CORINTH, Miss. -- Parents in Memphis are still wondering how a man who lost his teaching license in Mississippi ended up in a KIPP Memphis classroom last week.
WREG has uncovered it's likely because the former Alcorn Central Middle School principal was never charged with a crime.
WREG went to Alcorn County, Mississippi, Wednesday to learn more.
“I was in the eighth grade when it happened,” said one student, now a high school senior.
She’s still upset when she remembers Dan Burcham being removed as principal of her middle school.
Mississippi Department of Education records show he lost his license for using a cellphone to take inappropriate photos of teachers and students. They also stated he engaged in unethical conduct in a relationship with a student.
“As a teenager, cheerleader, we didn’t know if he filmed us and our friends. It was very traumatic, and we still don’t know,” the student, who didn't want to be identified, told WREG.
She also said school officials didn’t want people to know about it.
“It should’ve been better known across the general area like Tennessee, Arkansas, Louisiana and Alabama. I just don’t think people like that should be around kids,” she said.
“It’s different with the school system. If it was someone else, they would’ve gotten criminal charges. But being the school system, I think that’s the only reason,” another former student said.
Current Alcorn County Sheriff Ben Caldwell said his predecessor turned over some evidence to the district attorney's office when the incident occurred in 2013. He said he didn't know why charges were never filed.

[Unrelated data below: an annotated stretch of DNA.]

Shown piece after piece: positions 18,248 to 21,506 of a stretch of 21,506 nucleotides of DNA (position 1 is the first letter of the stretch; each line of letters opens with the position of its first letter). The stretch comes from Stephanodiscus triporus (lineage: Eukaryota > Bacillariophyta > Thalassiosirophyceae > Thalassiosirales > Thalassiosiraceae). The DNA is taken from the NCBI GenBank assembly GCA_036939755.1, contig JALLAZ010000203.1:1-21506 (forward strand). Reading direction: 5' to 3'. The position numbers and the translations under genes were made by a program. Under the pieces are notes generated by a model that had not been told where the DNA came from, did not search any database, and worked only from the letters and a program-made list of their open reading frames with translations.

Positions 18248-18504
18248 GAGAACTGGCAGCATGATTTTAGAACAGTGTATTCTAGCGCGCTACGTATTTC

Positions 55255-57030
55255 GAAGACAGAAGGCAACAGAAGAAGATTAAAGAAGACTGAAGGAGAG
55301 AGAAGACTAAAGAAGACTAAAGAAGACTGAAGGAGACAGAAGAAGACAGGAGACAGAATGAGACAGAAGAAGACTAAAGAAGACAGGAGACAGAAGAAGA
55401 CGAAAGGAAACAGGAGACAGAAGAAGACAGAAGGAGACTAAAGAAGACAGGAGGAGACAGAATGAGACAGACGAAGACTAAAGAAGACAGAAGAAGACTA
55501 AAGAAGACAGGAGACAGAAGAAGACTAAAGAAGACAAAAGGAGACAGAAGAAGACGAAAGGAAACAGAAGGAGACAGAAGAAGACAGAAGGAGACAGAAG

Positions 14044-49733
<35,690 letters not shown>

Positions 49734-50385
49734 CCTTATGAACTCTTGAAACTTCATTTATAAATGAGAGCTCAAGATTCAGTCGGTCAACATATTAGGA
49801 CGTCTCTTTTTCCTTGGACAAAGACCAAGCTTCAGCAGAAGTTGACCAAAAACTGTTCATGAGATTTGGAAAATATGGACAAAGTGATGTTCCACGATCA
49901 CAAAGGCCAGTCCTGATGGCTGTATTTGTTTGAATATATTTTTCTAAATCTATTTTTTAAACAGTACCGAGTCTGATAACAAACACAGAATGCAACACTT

He noted former Sheriff Charles Rinehart, who was in office in 2013, is now on house arrest; Rinehart pleaded guilty to fraud and conspiracy charges in 2016.
Current district attorney John Weddle said his office did not have any records on this case.
Weddle was not in office in 2013, either.
He said he didn't know what happened but thought it is possible Burcham committed a crime.
Two teachers felt that way in 2013, and attorney Jim Waide filed a lawsuit on their behalf. It stated Burcham had a fetish for taking pictures and videos of women’s rear ends and breasts.
Waide said they were tired of being told to keep quiet.
"I think the superintendent was afraid of the bad publicity," Waide said. "They thought it needed to be known because he didn’t need to be teaching elsewhere."
The case was settled out of court, and Burcham never got charged.
Waide’s best guess was the parents of the victims wouldn’t come forward.
He also said he didn't know if any peeping Tom or pornography laws would apply to the case.
A representative from Alcorn County Schools said the school system had no comment regarding what happened in 2013.
Weddle said his office would remain open to future prosecution if more evidence is presented.